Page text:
It comes out of nowhere to produce a medical emergency that can significantly diminish the quality of life. Symptoms such as slurred speech, numbness in the face, and issues with one or both eyes make it difficult to communicate with other professionals in the workplace.
The good news is advanced therapies have turned a stroke into a medical affliction that does not have to leave a permanent disability. Another piece of good news is the Social Security Administration (SSA) runs a program that provides financial assistance for qualified applicants.
How to Receive Financial Assistance for a Stroke
Since advances in medicine have improved how the healthcare industry treats and rehabilitates stroke patients, the costs associated with the medical condition have soared through the proverbial roof. If you suffered a stroke that your doctor believes can be reversed through treatments and rehabilitation, you can expect to pay medical bills that run into the thousands of dollars.
In addition, until you reverse the negative physical consequences of a stroke, you probably will not work at all. Lost wages combined with expensive medical treatments can put stroke victims on the verge of financial collapse.
The SSA offers stroke victims a program called Social Security Disability Insurance (SSDI). However, the SSA applies a strict set of criteria for reviewing SSDI applications. For a stroke, the SSA refers to Section 11.04 of the agency’s blue book to determine eligibility for SSDI benefits.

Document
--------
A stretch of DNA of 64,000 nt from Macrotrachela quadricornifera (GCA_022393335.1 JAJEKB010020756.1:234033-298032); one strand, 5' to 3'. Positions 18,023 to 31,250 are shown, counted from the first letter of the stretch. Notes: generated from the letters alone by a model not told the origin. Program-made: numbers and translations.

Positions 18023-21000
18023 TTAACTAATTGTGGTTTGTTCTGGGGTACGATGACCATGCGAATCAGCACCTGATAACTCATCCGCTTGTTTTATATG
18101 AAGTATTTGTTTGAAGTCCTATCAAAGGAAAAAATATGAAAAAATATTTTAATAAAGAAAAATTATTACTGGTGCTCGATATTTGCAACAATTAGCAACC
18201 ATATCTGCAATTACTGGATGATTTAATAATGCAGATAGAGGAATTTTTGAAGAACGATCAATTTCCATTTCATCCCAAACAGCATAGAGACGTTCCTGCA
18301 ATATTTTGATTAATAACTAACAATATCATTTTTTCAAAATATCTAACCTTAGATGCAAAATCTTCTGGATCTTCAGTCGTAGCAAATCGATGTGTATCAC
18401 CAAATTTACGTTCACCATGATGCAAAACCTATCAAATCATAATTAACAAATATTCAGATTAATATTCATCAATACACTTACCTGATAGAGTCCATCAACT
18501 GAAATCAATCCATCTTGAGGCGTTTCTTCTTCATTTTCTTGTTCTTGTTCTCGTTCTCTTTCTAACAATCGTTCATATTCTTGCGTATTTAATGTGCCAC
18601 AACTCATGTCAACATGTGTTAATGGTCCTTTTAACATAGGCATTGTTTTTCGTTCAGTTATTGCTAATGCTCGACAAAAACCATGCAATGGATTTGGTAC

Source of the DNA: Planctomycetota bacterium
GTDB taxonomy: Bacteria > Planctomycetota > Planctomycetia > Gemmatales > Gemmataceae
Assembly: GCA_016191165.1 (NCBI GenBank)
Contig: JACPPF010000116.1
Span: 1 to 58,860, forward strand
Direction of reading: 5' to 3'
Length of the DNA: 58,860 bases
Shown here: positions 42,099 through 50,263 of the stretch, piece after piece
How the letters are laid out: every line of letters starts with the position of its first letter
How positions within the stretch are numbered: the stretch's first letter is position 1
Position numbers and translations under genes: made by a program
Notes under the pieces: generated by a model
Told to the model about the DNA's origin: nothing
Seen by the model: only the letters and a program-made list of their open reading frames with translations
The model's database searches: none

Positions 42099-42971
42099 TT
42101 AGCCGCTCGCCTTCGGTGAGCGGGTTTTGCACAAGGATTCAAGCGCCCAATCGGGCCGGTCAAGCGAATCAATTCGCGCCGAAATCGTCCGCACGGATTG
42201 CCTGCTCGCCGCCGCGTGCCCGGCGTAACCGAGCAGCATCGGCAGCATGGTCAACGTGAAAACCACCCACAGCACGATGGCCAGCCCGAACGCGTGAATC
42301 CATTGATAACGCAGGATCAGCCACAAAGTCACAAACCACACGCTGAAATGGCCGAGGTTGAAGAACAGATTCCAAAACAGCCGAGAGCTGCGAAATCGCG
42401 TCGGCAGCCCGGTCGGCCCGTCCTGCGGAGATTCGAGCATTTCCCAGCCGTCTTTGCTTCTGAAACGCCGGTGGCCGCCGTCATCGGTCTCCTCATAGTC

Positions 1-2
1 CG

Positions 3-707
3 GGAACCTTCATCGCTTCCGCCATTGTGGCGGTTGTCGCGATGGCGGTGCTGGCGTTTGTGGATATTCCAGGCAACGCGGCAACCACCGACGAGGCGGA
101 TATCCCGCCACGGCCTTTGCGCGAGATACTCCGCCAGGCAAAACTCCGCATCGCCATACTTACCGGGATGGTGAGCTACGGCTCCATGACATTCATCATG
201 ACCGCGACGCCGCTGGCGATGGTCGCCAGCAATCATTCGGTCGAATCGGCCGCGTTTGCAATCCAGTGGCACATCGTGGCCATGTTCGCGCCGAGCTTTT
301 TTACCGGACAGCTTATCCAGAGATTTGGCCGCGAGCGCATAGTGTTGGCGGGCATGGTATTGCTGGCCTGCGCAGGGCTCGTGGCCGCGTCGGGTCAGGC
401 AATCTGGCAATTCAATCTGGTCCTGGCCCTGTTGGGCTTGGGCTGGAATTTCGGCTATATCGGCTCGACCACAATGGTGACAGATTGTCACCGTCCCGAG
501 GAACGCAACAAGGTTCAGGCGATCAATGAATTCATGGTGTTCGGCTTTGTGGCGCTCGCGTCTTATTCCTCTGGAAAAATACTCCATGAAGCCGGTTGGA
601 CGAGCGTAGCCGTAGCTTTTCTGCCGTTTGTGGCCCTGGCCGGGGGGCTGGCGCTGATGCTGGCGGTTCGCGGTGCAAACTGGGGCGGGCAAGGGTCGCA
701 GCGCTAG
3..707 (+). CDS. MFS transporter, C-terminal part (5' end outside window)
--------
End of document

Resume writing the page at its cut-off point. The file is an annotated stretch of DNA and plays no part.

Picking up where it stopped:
Because of the strict application of Blue Book criteria, more than 50 percent of all SSDI applications come back denied. This means to submit the most convincing SSDI application, you need to present medical evidence that a stroke has made it impossible for you to work.
Can Medicare Help?
When Americans turn 65 years old, they automatically become eligible to enroll in Medicare. If you are 65 and receive SSDI benefits, you might wonder whether you can receive benefits from both safety net programs.
The answer is no, as the federal government prohibits SSDI recipients that are eligible for Medicare to receive Medicare health insurance for two years. Even after the passage of two years, SSDI benefits offer a more comprehensive financial safety net because the program covers a portion of lost wages.
Returning to Work
Since advances in medicine have helped improve the lives of tens of thousands of stroke patients, many stroke patients can restart their careers after an extensive treatment and rehabilitation regimen. The SSA makes the transition back to work much easier by offering stroke victims access to a couple of programs.
Ticket to Work teaches stroke victims the skills they either need to relearn to get back an old job or learn new skills to start a different career. Plan to Achieve Self-Support (PASS) represents an SSA back to work program that explains how to budget for the long road back to work, as well as acquire the financial resources needed to conduct searches for employment.
Contact a Disability Lawyer to Schedule a Free Case Evaluation
Know where you stand with the SSA before you submit an SSDI application. An experienced Social Security disability lawyer can put you through a free case evaluation to determine whether you have enough evidence to win approval for your application.
Your attorney will work closely with you during every step of the SSDI application to help you receive financial assistance.